There's nothing better at CES than discovering a robot on the show floor.
Seriously, robots are cool. They are fun. And thanks to the newly released "Rogue One: A Star Wars Story," public sentiment toward droids is off the charts.
It's unlikely the CNET team will stumble across anything as endearing as new Star Wars droid K-2SO as we scour the halls in Las Vegas. Still, there's a ton of robo-excitement in the run-up to CES 2017.
At previous shows, robots have primarily been used as marketing gimmicks or demonstration props. That, says IHS analyst Dinesh Kithany, is set to change.
"What we will see is more from the application point of view," Kithany said. Companies will be looking to explore what consumers can do with a robot, although the robots themselves, he added, will likely be "in the concept stages."
Robots for consumers typically come in one of three categories. One group is service robots, like the Roomba vacuum and pool-cleaning bots, that perform specific tasks. Then there are social robots, like Pepper or Sanbot, that have humanoid features, play games and nag you to do everyday chores, like brushing your teeth. Fully humanoid robots stand at the top of the heap and are being readied to perform care and nursing functions, such as picking people up to help them maintain autonomy and stay in their own homes if they are elderly or injured.
The tech might still be at a nascent stage, but it's expected to take off. Shipments of home robots are set to grow from around 5 million units in 2015 to 13 million units in 2020, according to IHS's Service Robots & Drones report 2016.
Better AI means better robots
Behind any good robot lies good artificial intelligence. And we seen some impressive leaps forward over the past year, including Go-playing algorithms and Jarvis, Mark Zuckerberg's smart home AI butler. That's going to make robots a whole lot more appealing.
Smart assistants have come a long way too and, thanks to the likes of Amazon Echo and Google Home, are now more than just voices on our gadgets. They are precursors to what we can expect to see in consumer robotics.
In one CES panel, a number of robotics experts are on the docket to discuss how improvements in artificial intelligence will help robots become more useful in everyday life. And, of course, evidence of some such improvements will be on show.
"We're showcasing some advanced AI technology to demonstrate that AI is a reality and available to consumers for everyday communication and entertainment," said John Rhee, general manager of Ubtech Robotics, which is set to make several announcements regarding its robotics range.
Similarly, Austrian company Robart will use CES to show off its autonomous navigation software for household robots.
The system, designed for service robots, will allow bots to "recognize their surroundings and communicate intuitively with the user," CEO Michael Schahpar says. "They will learn ever better and adapt to changing surroundings."
Taiwan's Industrial Technology Research Institute is also set to demonstrate some essential robotic skills involving computer vision at the show. Researchers will have a robot distinguish between various chess pieces and their locations on the board, as well as between various coffee cups, their locations and fill levels.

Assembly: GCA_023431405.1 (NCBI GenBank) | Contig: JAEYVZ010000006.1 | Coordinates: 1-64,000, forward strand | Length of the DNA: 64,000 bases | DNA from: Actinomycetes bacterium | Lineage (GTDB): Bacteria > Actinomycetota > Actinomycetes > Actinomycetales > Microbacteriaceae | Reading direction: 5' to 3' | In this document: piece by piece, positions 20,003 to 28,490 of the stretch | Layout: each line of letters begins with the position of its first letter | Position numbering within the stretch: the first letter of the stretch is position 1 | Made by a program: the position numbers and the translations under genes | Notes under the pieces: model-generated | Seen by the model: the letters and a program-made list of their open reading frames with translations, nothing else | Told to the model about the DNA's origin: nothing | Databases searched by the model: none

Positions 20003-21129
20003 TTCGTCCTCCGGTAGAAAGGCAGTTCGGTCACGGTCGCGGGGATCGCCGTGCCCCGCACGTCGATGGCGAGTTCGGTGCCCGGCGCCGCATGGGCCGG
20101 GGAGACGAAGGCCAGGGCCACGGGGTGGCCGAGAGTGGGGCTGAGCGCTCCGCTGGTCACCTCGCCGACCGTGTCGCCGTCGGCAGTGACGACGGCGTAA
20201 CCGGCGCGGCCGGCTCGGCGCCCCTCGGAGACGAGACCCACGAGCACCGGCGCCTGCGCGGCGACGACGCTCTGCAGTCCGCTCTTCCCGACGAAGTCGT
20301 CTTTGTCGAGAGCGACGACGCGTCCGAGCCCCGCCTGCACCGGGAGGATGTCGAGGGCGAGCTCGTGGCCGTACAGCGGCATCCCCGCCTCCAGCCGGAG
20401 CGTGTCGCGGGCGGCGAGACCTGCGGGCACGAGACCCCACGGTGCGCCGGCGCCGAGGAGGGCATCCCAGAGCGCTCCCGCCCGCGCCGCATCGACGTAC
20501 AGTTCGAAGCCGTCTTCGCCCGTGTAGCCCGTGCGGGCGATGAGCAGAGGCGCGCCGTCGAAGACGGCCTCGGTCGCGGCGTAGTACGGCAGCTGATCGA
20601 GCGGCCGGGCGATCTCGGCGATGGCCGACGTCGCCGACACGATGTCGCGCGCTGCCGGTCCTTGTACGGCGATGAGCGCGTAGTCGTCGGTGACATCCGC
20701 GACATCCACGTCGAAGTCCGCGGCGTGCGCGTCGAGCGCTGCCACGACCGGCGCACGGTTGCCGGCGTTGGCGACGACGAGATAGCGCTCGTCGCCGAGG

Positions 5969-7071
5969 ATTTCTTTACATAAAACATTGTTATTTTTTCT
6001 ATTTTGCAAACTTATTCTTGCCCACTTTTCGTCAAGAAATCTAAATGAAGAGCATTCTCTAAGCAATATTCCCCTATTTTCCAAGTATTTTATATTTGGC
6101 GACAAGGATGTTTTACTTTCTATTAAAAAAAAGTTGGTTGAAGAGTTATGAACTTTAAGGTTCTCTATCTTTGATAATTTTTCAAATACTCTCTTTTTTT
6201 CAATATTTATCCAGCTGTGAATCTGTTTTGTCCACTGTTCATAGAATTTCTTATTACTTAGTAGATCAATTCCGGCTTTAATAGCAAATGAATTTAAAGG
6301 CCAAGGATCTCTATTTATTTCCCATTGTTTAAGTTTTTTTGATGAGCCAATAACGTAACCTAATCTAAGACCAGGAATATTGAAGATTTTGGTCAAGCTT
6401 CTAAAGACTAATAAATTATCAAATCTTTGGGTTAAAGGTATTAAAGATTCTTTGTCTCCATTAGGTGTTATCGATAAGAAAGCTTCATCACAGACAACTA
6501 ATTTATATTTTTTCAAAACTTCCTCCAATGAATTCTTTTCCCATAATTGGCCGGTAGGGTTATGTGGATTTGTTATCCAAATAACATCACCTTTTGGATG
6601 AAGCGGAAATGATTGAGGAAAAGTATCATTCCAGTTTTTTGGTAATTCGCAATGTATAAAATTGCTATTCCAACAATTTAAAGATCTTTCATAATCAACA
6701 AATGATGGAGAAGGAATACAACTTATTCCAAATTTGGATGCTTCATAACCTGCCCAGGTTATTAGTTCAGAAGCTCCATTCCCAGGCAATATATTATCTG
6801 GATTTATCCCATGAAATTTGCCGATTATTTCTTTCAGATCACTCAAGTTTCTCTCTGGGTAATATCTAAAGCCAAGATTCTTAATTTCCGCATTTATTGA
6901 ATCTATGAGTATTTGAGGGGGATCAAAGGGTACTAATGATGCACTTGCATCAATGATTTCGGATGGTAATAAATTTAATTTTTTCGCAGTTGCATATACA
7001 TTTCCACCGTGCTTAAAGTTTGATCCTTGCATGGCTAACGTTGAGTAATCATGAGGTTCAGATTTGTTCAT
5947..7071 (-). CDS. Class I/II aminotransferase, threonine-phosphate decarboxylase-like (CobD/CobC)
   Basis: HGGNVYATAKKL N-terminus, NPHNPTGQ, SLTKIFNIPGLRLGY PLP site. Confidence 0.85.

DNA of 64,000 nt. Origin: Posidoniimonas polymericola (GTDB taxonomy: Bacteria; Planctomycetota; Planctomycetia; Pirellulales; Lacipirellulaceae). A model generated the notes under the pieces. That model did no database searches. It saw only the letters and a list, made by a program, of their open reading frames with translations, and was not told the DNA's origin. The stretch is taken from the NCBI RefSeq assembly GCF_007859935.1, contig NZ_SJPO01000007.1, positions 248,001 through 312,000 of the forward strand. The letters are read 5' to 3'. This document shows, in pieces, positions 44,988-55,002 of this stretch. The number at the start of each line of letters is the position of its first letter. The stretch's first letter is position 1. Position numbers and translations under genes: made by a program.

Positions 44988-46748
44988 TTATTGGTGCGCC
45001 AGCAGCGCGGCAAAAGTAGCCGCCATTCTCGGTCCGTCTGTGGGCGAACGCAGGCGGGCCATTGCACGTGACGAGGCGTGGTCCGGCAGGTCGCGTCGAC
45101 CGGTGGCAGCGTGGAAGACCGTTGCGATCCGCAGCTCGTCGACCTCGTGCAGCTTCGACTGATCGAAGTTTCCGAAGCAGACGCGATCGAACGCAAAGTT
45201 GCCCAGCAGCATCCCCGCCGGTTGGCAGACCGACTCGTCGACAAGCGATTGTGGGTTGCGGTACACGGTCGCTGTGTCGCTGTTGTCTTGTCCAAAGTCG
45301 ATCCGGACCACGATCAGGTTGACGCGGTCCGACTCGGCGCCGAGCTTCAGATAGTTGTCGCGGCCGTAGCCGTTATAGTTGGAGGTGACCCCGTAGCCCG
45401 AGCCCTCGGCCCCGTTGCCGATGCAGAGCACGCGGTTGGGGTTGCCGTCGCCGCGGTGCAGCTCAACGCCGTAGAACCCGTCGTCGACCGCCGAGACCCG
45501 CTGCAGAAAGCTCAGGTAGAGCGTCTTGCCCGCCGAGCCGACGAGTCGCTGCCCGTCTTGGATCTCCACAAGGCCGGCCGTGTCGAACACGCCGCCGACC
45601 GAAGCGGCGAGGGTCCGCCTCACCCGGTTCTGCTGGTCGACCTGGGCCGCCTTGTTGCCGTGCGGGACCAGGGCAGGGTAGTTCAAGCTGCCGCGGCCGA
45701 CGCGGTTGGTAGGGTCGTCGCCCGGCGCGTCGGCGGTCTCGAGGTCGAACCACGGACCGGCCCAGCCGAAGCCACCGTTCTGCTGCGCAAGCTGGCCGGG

Descending into uncanny valley
Hanson Robotics, the maker of realistic humanoid robots that feature a flexible, responsive skin called "frubber," is somebody we'll keep a close eye on at CES. A company spokesman says customers are keen to get hold of humanoid robots with lifelike facial movements.
Earlier this year, Hanson showed off its Sophia robot, which is capable of performing a full range of human facial expressions. At CES, Hanson is due to give its very first public demonstration of its Professor Einstein robot.
Others are similarly optimistic about this robot form factor.
"2017 is the year in which we will begin to see humanoid robots become home companions," said Ubtech's Rhee. His company is responsible for creating Alpha 2, a short humanoid social robot designed to make household life easier by setting reminders and controlling smart home devices like lights and locks.
A well-rounded smart pal for your smart home?
If you're hoping you'll find the ultimate robot butler or a reprogrammed KX-Series security drone -- it's a Star Wars thing and we're really into Star Wars -- at CES, this probably won't be your year.
Still, you can expect to see a host of new consumer robots focused on entertainment and education, especially for teaching kids to code. One example: New designs of Ubtech's Jimu robots that offer the familiar snap-together programmable creatures but with increased mobility.
We'll also likely see a number of companies showcasing hardware and software brought together by AI. These projects will give us a glimpse of the skills future robots might have and that could persuade people to think about bringing one home.
At the very least, we'll find some cute bots to dream about.
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